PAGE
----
What is ESG Investing?
Environmental Social Governance
It is subjective and highly debatable what elements comprise environmental, social or governance factors, yet the investment community has coined the term as they generally acknowledged a broad definition of ESG Investing as non-financial dimensions of a security’s valuation, performance, and risk profile.
Today, ESG is featured much more in almost every company’s key strategic discussion, especially at its highest levels. As the battle over Exxon in 2021 and McDonald’s right now show, these decisions determine the futures of companies.
The majority of the investors trust, that ESG elements may have solid financial relevance, which is indicated by the increasing use of an ESG score to evaluate company value as well as the general increase in ESG funds available on the market.
ESG investing follows traditional financial analysis and tries to find value in companies that may not be immediately apparent.
The environmental (E) element in ESG considers the wide range of environmental and climate risks that threaten the world. While the concerns vary, some of the main areas of apprehension regarding the environment include climate crisis and carbon emissions, air and water pollution, biodiversity, deforestation, energy efficiency, waste management and water scarcity.
The social (S) elements in ESG are inter alia human rights standards, gender and diversity, data protection and privacy, community relations and labor standards. These factors are playing a very important role in the perception of firms by the public.
The governance (G) element in ESG has evolved into the leading area of concern that institutional investors consider when deciding about their investments. Some of the leading governance issues are executive compensation, lobbying, audit structure, and board composition.
ESG factors pose risks to the financial sector and to financial stability. ESG factors may indirectly affect the companies’ results as a consequence of financial impact emanating from non-financial performance and may also affect the performance of investment portfolios. That’s why it is mandatory to consider ESG factors in the structuring of investment portfolios, to contribute in achieving a better performance in the long run.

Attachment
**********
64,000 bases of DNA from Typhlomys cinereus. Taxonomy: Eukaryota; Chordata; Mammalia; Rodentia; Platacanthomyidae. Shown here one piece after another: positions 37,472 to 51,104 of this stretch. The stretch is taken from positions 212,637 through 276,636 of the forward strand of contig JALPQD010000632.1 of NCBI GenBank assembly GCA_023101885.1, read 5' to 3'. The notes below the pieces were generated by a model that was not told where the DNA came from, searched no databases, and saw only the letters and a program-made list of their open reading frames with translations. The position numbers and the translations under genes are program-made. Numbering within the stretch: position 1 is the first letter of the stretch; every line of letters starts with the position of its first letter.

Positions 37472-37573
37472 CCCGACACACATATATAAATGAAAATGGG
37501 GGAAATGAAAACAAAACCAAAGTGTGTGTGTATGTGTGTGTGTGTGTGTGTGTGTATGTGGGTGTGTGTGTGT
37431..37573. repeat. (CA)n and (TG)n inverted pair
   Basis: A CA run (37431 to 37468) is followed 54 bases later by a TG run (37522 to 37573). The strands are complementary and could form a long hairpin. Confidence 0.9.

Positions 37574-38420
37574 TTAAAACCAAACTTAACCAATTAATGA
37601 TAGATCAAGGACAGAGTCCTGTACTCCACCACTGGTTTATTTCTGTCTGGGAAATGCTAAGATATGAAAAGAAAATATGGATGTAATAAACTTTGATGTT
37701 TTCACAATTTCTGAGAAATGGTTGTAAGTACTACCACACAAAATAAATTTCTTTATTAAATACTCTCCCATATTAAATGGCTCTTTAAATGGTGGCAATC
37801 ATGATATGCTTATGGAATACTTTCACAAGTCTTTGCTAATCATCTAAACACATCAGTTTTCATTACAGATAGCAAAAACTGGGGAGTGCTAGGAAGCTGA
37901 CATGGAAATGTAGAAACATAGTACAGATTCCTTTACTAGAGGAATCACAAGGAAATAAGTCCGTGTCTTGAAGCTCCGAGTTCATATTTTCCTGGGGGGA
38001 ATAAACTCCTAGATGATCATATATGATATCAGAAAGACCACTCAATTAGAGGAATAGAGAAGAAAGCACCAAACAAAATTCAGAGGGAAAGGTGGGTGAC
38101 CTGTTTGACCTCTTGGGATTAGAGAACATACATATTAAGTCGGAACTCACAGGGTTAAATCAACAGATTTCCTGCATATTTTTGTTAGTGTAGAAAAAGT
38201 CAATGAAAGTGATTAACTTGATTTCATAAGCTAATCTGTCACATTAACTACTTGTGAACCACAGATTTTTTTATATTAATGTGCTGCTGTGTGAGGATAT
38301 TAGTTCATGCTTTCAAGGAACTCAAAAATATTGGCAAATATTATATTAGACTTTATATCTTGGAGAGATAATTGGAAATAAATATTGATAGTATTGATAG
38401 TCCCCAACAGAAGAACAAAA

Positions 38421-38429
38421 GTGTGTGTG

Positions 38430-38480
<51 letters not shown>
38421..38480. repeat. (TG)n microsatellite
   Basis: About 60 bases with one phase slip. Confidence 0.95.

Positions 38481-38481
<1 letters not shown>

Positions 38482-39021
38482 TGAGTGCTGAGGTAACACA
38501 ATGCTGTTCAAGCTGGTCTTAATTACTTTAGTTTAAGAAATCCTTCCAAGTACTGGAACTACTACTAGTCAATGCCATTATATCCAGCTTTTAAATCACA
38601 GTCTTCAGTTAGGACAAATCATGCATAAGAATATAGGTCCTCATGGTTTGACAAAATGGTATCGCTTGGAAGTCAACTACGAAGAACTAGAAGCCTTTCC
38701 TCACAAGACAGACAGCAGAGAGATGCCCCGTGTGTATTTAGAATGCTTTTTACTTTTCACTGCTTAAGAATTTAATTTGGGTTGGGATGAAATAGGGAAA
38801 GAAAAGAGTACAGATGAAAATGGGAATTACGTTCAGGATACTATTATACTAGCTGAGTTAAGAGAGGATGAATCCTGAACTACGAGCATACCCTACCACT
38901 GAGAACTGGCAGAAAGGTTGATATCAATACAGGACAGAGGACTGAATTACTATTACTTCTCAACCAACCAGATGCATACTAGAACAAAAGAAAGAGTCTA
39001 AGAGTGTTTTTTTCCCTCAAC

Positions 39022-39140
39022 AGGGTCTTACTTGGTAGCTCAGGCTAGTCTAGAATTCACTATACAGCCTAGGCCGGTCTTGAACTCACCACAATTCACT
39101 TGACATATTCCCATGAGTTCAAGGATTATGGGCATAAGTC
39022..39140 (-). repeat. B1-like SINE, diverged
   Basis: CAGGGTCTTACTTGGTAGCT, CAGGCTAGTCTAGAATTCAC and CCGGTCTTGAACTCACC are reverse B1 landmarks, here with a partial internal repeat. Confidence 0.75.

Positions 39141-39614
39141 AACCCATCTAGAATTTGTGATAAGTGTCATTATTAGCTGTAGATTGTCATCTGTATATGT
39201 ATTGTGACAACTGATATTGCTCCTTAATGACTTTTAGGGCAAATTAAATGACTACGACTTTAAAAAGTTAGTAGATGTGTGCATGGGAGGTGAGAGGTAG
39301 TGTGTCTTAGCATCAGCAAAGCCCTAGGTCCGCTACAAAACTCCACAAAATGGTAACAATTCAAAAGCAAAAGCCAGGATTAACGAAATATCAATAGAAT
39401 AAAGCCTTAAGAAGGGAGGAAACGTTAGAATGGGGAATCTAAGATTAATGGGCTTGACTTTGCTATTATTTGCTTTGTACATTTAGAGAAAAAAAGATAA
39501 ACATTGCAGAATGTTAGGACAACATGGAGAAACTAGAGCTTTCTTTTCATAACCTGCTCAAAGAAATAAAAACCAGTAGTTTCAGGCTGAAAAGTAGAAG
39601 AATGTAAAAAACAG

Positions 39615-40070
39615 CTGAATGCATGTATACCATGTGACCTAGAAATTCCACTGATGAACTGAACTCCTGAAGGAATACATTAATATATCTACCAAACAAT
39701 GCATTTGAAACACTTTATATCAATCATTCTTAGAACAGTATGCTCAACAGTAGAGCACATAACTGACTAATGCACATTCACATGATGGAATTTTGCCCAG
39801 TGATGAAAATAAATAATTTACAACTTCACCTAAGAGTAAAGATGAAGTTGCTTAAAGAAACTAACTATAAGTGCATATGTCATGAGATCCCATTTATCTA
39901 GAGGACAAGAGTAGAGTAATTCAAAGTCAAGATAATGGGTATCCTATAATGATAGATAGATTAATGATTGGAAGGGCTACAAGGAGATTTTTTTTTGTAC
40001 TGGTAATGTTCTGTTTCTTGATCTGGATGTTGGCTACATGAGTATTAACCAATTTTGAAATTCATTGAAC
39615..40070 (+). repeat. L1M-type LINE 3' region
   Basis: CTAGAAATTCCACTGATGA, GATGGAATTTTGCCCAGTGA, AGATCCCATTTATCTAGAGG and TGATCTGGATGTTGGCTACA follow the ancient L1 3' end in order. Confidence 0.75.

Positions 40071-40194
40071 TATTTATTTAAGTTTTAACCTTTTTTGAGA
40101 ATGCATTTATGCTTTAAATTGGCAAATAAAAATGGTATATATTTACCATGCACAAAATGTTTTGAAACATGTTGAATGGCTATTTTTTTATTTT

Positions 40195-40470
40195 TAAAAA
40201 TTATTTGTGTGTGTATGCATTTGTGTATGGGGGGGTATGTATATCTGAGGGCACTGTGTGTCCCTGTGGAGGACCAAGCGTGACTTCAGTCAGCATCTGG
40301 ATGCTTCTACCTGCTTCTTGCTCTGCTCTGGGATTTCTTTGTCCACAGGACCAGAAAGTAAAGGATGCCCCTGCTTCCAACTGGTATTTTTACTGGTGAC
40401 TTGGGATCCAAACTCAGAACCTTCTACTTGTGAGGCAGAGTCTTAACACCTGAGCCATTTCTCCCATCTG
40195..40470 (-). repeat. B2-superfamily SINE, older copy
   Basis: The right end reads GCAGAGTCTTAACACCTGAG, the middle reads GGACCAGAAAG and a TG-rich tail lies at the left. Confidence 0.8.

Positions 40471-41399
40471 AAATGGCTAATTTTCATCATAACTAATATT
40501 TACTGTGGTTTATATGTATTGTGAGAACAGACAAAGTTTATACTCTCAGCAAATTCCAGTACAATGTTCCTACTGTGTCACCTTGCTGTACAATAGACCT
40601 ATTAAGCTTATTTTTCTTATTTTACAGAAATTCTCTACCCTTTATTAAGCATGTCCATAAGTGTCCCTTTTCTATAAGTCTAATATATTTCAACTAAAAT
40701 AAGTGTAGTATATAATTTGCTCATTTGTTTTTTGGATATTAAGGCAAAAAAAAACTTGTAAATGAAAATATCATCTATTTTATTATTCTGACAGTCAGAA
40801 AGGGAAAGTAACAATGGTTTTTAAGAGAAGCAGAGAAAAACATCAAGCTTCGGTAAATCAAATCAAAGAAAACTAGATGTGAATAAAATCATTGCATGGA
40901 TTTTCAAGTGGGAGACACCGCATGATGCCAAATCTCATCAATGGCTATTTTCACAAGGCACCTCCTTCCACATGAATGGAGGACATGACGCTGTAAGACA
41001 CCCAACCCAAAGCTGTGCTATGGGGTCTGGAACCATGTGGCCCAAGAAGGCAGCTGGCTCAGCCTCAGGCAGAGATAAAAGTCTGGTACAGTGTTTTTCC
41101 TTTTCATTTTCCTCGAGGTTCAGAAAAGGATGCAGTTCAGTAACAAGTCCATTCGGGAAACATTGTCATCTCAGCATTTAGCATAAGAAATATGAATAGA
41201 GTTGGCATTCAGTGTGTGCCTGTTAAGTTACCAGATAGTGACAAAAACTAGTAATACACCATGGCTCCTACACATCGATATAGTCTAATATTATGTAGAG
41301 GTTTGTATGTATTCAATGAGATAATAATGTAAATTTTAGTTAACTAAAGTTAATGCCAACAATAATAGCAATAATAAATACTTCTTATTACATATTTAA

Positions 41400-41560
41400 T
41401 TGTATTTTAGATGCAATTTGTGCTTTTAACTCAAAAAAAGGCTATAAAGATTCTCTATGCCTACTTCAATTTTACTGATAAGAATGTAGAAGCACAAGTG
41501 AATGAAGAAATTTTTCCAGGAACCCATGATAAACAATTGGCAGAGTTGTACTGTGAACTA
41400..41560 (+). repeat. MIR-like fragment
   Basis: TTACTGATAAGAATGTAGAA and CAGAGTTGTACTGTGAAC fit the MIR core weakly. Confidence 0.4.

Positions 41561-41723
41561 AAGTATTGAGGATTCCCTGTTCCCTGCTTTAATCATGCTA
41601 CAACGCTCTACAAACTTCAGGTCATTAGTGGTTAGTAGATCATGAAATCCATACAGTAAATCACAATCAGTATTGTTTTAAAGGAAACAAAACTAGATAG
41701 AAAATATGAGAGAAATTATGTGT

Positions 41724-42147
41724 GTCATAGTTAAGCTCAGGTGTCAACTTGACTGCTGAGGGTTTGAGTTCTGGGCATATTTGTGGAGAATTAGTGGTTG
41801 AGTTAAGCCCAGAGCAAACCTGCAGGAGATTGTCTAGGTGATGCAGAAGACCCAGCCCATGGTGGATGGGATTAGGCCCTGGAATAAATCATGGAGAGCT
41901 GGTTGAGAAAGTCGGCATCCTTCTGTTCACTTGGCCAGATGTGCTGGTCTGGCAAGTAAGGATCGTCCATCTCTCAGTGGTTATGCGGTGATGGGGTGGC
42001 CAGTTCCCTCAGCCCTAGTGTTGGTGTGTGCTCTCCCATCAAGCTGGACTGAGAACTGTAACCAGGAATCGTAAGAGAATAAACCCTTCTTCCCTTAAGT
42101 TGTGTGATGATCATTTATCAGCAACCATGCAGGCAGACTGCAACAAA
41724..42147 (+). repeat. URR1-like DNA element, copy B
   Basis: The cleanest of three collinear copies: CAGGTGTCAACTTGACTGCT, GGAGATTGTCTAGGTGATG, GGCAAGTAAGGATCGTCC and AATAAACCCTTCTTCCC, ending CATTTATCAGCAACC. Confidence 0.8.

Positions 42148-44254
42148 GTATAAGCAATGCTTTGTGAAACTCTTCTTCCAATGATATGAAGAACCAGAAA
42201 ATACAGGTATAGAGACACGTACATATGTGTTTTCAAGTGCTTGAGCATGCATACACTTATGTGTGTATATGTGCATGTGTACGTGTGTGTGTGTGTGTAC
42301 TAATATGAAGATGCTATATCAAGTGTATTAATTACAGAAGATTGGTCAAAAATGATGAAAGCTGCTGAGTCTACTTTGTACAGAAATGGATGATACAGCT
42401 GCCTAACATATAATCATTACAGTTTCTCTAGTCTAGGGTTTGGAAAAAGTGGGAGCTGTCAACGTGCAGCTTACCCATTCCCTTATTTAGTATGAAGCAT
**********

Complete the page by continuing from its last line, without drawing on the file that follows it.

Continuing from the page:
Sustainable finance includes re-channeling of private capital to more sustainable investments, fostering sustainable economic growth and long-term economic development, ensuring the stability of the financial system, strengthening transparency and managing the risks deriving from environmental and social issues.
The two important political milestones for sustainable investing were the adoption of the UN 2030 agenda and sustainable development goals and the Paris climate agreement. The Paris climate agreement includes references linking the financial services to the transition to an environment-friendly development.
Sustainable finance is one of the top priorities of the EU, under the European Green Deal and the Capital Markets Union. The European Green Deal is the EU’s action plan towards becoming climate neutral by 2050, whereas the Capital Market Union, is an EU initiative aiming to deepen and further integrate the capital markets of EU member states.
Good news is that based on a recent study by Harvard Business Review, Europe is leading the way, with 81% of the $2.7 trillion invested in global exchange-traded ‘sustainable’ funds residing in the region.
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